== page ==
The Fado Museum (Museu do Fado) in the Alfama region of Lisbon not far from Santa Apolonia Station and Lisbon Cathedral (Sé) is a must for fans of this most traditional style of Portuguese music. Housed in a fine building, the museum exhibits over 14,000 items from Fado performers, including musical instruments, paintings, photographs, records, clothes and magazines. The museum also examines the place of fado in Portuguese culture in a series of paintings by artists such as José Malhoa, Constantino Fernandes and João Vieira. The Museu do Fado also hosts temporary exhibitions - often music-related - as well as proving a school for the practice and performance of the genre.

Fundação Arpad Szenes-Vieira da Silva

Fundação Arpad Szenes-Vieira da Silva, Lisbon.

The Fundação Arpad Szenes-Vieira da Silva is housed in the former 18th century Royal Silk Factory at the Jardim das Amoreiras and is dedicated to the work of artists Arpad Szenes (1897-1985) and Vieira da Silva (1908-1992). Arpad Szenes of Hungarian-Jewish descent and Vieira da Silva from Lisbon in Portugal married in Paris in 1930. Both were abstractionist painters. The two story museum's collection covers a long period of painting and drawing by the two artists: from 1911 to 1985, for Árpád Szenes, and from 1926 to 1986, for Maria Helena Vieira da Silva, as well as engravings by Vieira da Silva from 1990-1991, just before her death.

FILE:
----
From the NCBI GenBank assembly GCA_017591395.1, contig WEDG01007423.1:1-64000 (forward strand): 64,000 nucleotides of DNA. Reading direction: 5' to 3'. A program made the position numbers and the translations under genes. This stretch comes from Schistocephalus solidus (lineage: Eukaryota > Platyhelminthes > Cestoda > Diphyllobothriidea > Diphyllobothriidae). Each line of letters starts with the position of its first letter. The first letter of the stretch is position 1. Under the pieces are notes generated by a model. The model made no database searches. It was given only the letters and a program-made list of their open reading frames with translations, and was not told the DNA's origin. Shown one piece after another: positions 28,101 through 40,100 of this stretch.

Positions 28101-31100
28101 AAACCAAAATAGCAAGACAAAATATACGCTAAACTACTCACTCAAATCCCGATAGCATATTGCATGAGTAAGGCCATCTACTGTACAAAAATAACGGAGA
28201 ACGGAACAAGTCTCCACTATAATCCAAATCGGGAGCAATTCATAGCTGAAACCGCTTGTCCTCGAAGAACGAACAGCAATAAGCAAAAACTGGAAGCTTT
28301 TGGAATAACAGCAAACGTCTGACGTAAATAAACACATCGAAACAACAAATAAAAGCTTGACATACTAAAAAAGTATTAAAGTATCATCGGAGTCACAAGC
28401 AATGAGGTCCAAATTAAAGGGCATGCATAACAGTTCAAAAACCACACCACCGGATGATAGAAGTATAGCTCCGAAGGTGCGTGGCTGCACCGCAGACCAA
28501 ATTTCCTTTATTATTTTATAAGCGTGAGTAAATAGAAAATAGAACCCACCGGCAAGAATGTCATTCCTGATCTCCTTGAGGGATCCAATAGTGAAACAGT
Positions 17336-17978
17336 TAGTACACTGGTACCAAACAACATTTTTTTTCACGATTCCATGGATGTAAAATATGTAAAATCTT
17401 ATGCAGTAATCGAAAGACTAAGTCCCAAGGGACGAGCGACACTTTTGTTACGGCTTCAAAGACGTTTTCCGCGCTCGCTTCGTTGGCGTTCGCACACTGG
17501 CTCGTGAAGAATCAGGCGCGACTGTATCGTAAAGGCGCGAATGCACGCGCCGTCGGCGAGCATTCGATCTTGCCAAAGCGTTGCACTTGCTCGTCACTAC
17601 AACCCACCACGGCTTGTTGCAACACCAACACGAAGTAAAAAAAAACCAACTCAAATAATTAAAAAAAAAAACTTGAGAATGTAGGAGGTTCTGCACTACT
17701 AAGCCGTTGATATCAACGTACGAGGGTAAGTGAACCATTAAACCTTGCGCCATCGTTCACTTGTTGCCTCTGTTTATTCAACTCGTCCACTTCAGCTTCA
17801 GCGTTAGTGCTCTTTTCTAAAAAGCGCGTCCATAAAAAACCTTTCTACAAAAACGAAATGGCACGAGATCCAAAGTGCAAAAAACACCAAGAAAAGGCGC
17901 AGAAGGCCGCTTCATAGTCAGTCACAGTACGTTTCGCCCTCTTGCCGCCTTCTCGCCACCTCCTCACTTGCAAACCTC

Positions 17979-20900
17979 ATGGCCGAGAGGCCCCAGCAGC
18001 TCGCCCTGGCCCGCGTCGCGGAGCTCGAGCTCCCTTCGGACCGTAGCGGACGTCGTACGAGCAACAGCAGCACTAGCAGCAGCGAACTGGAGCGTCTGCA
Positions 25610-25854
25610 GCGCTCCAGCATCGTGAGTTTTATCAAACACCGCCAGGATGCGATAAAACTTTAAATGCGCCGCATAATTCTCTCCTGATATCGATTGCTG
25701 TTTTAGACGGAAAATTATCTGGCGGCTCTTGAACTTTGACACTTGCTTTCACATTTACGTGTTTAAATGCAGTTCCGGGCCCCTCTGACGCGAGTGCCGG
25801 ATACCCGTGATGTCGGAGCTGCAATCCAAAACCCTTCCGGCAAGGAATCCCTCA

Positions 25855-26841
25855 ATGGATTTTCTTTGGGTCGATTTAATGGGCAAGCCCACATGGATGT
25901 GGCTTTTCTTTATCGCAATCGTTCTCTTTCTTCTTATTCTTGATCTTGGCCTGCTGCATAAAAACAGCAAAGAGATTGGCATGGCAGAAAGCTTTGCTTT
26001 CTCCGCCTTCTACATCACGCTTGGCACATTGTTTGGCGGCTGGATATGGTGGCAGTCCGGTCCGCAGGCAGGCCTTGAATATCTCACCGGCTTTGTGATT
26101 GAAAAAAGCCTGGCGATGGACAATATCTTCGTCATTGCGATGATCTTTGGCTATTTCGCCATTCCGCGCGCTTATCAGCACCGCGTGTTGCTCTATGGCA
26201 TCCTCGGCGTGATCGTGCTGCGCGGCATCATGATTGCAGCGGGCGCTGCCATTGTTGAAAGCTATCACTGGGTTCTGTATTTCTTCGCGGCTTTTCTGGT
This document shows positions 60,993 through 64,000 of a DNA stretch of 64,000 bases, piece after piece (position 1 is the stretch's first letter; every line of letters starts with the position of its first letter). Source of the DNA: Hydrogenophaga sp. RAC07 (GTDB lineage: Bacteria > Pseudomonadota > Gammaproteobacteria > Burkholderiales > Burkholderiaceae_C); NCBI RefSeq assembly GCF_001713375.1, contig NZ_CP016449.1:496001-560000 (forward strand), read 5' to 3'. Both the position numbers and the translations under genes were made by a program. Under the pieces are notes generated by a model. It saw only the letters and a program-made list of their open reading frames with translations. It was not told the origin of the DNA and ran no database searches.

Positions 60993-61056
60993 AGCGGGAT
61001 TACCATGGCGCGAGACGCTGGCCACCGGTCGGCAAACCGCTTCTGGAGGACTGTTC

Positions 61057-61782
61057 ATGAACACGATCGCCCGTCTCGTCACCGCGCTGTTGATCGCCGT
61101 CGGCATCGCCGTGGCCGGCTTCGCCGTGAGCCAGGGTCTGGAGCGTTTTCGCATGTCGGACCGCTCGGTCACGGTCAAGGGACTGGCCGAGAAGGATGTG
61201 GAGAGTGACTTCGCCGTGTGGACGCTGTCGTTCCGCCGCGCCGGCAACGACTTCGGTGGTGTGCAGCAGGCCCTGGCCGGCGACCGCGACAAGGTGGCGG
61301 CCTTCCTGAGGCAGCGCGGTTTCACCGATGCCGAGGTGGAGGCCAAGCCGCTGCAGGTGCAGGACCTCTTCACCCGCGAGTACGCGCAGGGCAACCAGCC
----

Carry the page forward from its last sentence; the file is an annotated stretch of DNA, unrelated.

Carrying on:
Gulbenkian Museum

Gulbenkian Museum, Lisbon.

The Gulbenkian Museum (Calouste Gulbenkian Museum) is Portugal's finest museum and one of the best collections of classical art anywhere in Europe. The over 6,000 pieces (with around 1,000 on permanent display) housed in a renovated 1960s building were the eclectic collection of Armenian oil magnate and multi-millionaire, Calouste Sarkis Gulbenkian (1869-1995). On his death in Lisbon, Gulbenkian bequeathed his vast acquisitions of art to the Calouste Gulbenkian Foundation (Fundação Calouste Gulbenkian).

Gulbenkian Museum: Modern Collection

Gulbenkian Museum, Lisbon.

The Gulbenkian Museum Modern Collection is part of the Calouste Gulbenkian Museum and exhibits modern European art from the latter years of the 19th century to the present day with strong representation by artists from Portugal, Britain and also Armenia. Works include pieces by Sara Afonso (1899-1983), José de Almada Negreiros (1893-1970), Paula Rego, Sonia Delaunay, Amadeo de Souza-Cardoso (1887-1918), Arshile Gorky (1904-1948), Vieira da Silva and Arpad Szenes, Graham Sutherland (1903-1980), Bill Woodrow, Anthony Gormley and David Hockney.

Mãe d'Água (Museu da Água)

Museu da Agua, Lisbon.